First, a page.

White led the charge. With his team leading 56-53 and five minutes to play, he scored the Cyclones' next eight points (three straight layups and a pair of free throws). He entered the game as a 51 percent free throw shooter -- ISU was the Big 12’s worst free throw shooting team at 61 percent overall -- but he was 6-for-8 from the charity stripe in the second half. He finished with a team-high 18 points, nine rebounds and five assists, making up for his six turnovers. The team was 25-for-34 from the charity stripe.
So yes, the same Iowa State squad that lost at Drake Nov. 15 looks like an NCAA tournament team right now -- no matter what my colleague Doug Gottlieb might tweet. At 5-3, the Cyclones are off to their best Big 12 start in a dozen years and sure seem like they won't be fading away anytime soon.
No. 4 Syracuse 63, West Virginia 61
It just can’t happen. Not in late January with the stakes so high. Not when it’s so blatant. Officials in this game missed one of the more obvious and critical goaltending calls of the season. In the final seconds, West Virginia's Truck Bryant air-balled a 3-pointer that ended up in Deniz Kilicli’s hands with his team down by a bucket. Kilicli’s layup was swatted away in mid-air by Syracuse's Baye Keita, but replays showed what looked like a clear goaltending violation by Keita. Officials never blew their whistles.
West Virginia got the ball back and Kevin Jones (20 points, eight rebounds) missed a deep 3-pointer to win the game, but the final outcome might have changed had that crew flagged Keita for goaltending. Now granted, WVU had its chances. Brandon Triche (18 points) hit a pair of free throws with a minute and a half to play and the Mountaineers missed four consecutive shots. But the no-call clearly impacted the game.
Syracuse struggled in its third consecutive game without Fab Melo. The Orange just haven’t looked like the same squad without him and his defensive presence. West Virginia secured an astounding plus-21 (41-20) rebounding edge over the Cuse and had nearly as many offensive boards (19) as the Orange had total. How does that happen? It’s not like the Mountaineers are the biggest team in the country. They were just tougher than Syracuse most of the afternoon. And had it not been for that missed goaltending call, West Virginia might have avoided its 13th loss to the Cuse in 14 meetings.
No. 7 Baylor 76, Texas 71
With 4:09 to go, Texas' Myck Kabongo hit a 3-pointer as Pierre Jackson committed a ridiculous foul to put him on the line for a four-point play opportunity. Texas had been down by 12 points early in the second half, but Kabongo’s shot cut Baylor’s advantage to just one. Cameras panned to Baylor coach Scott Drew on the sidelines. He had the “I can’t believe this is happening at home” look on his face.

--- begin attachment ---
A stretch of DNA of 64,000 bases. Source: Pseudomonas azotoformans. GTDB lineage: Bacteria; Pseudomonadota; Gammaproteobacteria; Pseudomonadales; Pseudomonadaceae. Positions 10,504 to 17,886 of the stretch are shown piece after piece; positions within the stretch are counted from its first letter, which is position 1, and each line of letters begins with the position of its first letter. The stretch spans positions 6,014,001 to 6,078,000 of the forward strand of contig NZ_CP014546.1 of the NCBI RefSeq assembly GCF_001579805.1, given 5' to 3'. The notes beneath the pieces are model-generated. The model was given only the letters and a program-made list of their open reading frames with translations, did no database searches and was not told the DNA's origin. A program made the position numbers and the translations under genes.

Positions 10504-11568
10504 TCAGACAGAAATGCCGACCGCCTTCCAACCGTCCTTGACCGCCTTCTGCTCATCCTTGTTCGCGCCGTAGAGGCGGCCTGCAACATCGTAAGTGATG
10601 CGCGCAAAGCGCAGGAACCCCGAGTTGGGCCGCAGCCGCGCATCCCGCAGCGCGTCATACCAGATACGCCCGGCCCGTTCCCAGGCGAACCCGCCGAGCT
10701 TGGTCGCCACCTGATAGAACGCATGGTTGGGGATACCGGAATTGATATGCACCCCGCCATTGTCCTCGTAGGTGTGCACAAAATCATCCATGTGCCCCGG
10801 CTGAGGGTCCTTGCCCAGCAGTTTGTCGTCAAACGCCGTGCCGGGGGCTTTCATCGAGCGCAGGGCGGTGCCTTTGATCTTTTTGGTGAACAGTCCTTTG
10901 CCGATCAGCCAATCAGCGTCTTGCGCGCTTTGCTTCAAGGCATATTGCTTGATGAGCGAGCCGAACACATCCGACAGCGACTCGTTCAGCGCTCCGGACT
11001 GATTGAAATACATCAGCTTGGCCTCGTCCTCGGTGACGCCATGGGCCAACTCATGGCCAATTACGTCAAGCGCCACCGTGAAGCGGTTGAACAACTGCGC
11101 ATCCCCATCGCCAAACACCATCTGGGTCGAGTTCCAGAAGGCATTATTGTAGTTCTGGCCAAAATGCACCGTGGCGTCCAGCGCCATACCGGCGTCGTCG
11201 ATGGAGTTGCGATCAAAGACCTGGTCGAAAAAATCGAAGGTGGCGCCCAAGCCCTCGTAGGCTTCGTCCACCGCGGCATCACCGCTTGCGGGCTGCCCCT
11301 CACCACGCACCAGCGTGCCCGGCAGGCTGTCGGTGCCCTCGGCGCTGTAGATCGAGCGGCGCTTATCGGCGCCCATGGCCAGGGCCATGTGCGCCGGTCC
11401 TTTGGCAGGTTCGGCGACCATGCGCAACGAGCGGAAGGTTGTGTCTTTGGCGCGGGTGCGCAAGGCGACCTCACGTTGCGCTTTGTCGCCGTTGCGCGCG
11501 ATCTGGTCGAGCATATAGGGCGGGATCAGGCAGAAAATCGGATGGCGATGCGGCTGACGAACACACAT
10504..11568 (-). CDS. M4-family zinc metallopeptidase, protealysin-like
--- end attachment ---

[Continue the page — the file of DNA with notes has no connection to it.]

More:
Perry Jones (22 points, 14 rebounds) was far more aggressive than he’d been in some of his efforts, but Baylor couldn’t keep the pressure on the Longhorns and nearly blew one at home. J’Covan Brown scored 32 points (11-for-22), his third consecutive 30-point effort. But he had way more time to create a better shot than the deep 3-ball he took with 14 seconds on the clock. His team was down by three points in the closing seconds, so I understand why he’d take a deep shot, but he didn’t have to shoot it when he did. He had more time on the clock.
Here’s where you have to have more question marks about Baylor, though. The Bears are at home. Texas shot 36 percent from the field in the first half and was 1-for-12 from beyond the arc before halftime. Seemed like an opportunity for Baylor to flex its muscle. But it turned into another lukewarm finish for the Bears.
No. 13 Florida 69, No. 16 Mississippi State 57
The Bulldogs just couldn’t handle Florida’s inside-outside attack. Patric Young (12 points, six rebounds) was solid for the Gators, especially after halftime. Bradley Beal led the Gators’ talented backcourt with 19 points. The nation’s leaders in 3-point field goals hit 11 of them as they won their fifth straight and 17th in a row at home.
Arnett Moultrie was 4-for-10 and scored 12 points for a Bulldogs team that committed 14 turnovers. It was MSU's third SEC road loss of the season. At 5-3 in league play, they’d better find a way to compete away from home. They’re certainly talented, but the Bulldogs have really struggled on the road. Thought this one would have been a closer game, but give the Gators credit. They can spread teams out with their guard play and minimize their size disadvantages, a tactic they used to perfection against the Bulldogs.
No. 1 Kentucky 74, LSU 50
The Wildcats are in Beast Mode right now. They’re just crushing teams. LSU entered this game following a tight road loss at Mississippi State. But the Wildcats are just a different animal. Terrence Jones led all scorers with a season-high 27 points and the Wildcats held LSU to a 1-for-9 clip from the 3-point line. Just two Tigers reached double figures.
Although LSU is only 2-5 in the SEC, you have to wonder how dangerous the Wildcats can be in March when a guy like Jones can explode despite some inconsistency this season. He entered the game averaging 11.6 ppg and he only scored five points against Georgia on Tuesday. But this game was further proof that Kentucky is a “pick your poison” kind of opponent. How do you defend a team with that number of studs? The Wildcats have so many weapons.